There is a large amount fishing of the coasts of B.C. and the Maritimes. On the west coast they fish for sole, clams, oysters, crab, cod, herring, halibut, shrimp, prawns, and salmon. On the east coast they fish for haddock, clams, oysters, scallops, sole, flounder, cod, herring, swordfish, redfish, halibut, lobster, salmon and pollock.


More than 1 million new jobs were created from 1994 to 1998. Employment growth was exceptionally strong in 1999, reflecting the sustained boom in the overall economy: in that year alone, 391,000 jobs were created. This growth was led by resurgence in the manufacturing sector, particularly the computer and electronic parts industries. Growth in the number of full-time jobs was the driving force behind the surge in employment. About 383,000 full-time jobs and 8,000 part-time positions were created in 1999. Transportation services (especially trucking), warehousing and the trade sector posted gains in employment. The scientific and professional services industries also expanded, as Canadian businesses hired more technicians to upgrade their computer systems in advance of the ‘millennium bug.’

Employment in the primary industries suffered in 1999, however, from low commodity prices, particularly for agricultural goods.

Low grain prices and weak forestry and mining industries kept employment increases to a minimum in Manitoba and Saskatchewan. However, Alberta’s employment rate rose thanks to Calgary’s strong economy and an expansion of the province’s construction, management, administrative, professional, scientific and technical services industries. Rebounding commodity prices gave British Columbia a modest boost in employment in the second half of 1999.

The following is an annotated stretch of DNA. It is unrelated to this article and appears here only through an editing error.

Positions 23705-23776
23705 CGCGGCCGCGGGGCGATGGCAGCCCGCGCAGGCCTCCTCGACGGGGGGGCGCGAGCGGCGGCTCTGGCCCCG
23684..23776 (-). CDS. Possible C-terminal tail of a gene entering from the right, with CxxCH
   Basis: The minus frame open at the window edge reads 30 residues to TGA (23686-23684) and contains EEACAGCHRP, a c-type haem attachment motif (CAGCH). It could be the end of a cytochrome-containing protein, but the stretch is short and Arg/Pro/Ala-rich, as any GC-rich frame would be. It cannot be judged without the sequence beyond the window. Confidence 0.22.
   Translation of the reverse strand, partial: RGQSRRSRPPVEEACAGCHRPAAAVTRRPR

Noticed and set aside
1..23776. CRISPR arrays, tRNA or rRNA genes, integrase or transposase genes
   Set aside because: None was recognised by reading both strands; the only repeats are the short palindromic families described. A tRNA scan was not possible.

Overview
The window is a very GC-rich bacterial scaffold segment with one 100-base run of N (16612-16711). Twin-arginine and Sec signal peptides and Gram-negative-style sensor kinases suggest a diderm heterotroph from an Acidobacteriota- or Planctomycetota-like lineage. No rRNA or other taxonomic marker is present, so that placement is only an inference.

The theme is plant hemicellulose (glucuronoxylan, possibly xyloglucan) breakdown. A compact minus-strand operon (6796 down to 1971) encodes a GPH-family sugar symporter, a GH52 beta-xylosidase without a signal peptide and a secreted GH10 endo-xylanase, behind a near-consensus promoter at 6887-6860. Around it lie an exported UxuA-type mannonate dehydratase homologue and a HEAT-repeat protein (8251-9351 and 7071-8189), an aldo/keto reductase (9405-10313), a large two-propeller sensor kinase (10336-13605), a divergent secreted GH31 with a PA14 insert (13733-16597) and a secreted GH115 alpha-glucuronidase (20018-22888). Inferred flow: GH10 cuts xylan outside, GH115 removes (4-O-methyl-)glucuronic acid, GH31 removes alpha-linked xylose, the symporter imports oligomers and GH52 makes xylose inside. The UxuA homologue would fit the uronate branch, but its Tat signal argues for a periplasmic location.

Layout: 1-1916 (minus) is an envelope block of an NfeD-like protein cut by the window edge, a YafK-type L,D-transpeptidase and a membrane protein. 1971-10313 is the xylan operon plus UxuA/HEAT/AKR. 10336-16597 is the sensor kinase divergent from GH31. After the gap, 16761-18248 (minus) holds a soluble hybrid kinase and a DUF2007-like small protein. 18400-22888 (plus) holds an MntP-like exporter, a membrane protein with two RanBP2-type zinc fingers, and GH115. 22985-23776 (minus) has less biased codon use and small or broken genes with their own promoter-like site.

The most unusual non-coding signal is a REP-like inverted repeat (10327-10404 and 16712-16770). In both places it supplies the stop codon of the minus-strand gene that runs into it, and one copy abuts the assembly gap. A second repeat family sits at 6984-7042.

The overall job growth in Canada drove the unemployment rate down to an average of 7.6% in 1999. The unemployment rate ranged from a high of 16.9% in Newfoundland to a low of 5.6% in Manitoba.


The Canadian Dollar

When the paper ‘greenbacks’ gave way to the ‘loonie’ coin in 1987, the Canadian dollar was in the middle of an upward trend against the U.S. dollar. Lasting the rest of the decade, the upswing was motivated by various factors, including a buoyant economy and a tightening of monetary policy. The dollar closed the 1980s at US$0.863.

The loonie continued to climb against its American counterpart in the early 1990s. Cresting at US$0.893 in November 1991, it began to depreciate sharply thereafter. Persistent government budgetary problems, decreasing commodity prices and large current account deficits were the primary cause of this downward trend, which was broken up by a brief period of stability through 1995 and 1996. Weakness in the currency flared up once again in 1997 and continued for the rest of the decade, despite a strong Canadian economy. Rebounding over the course of 1999 from a historic low of US$0.638 in August 1998, the dollar averaged US$0.673 over the year.

As with the currencies of most industrialized countries, the value of the Canadian dollar is set by a floating exchange rate mechanism. Whereby its price fluctuates according to international market conditions, these conditions, as well as massive speculative activity, can sometimes put the Canadian dollar through periods of volatility and price instability. During these periods, the Bank of Canada may intervene in the international market by buying or selling Canadian dollars. When the Bank buys large amounts of Canadian dollars, demand for the currency is stimulated and upward price pressures result. Selling generates the opposite effect.

Though Canada has experimented with fixed or managed exchange rate policies, it has generally favored a flexible exchange rate. Recently, the debate on exchange rate regimes has been reviewed in Canada and abroad. The outcome will depend on national circumstances and preferences of countries.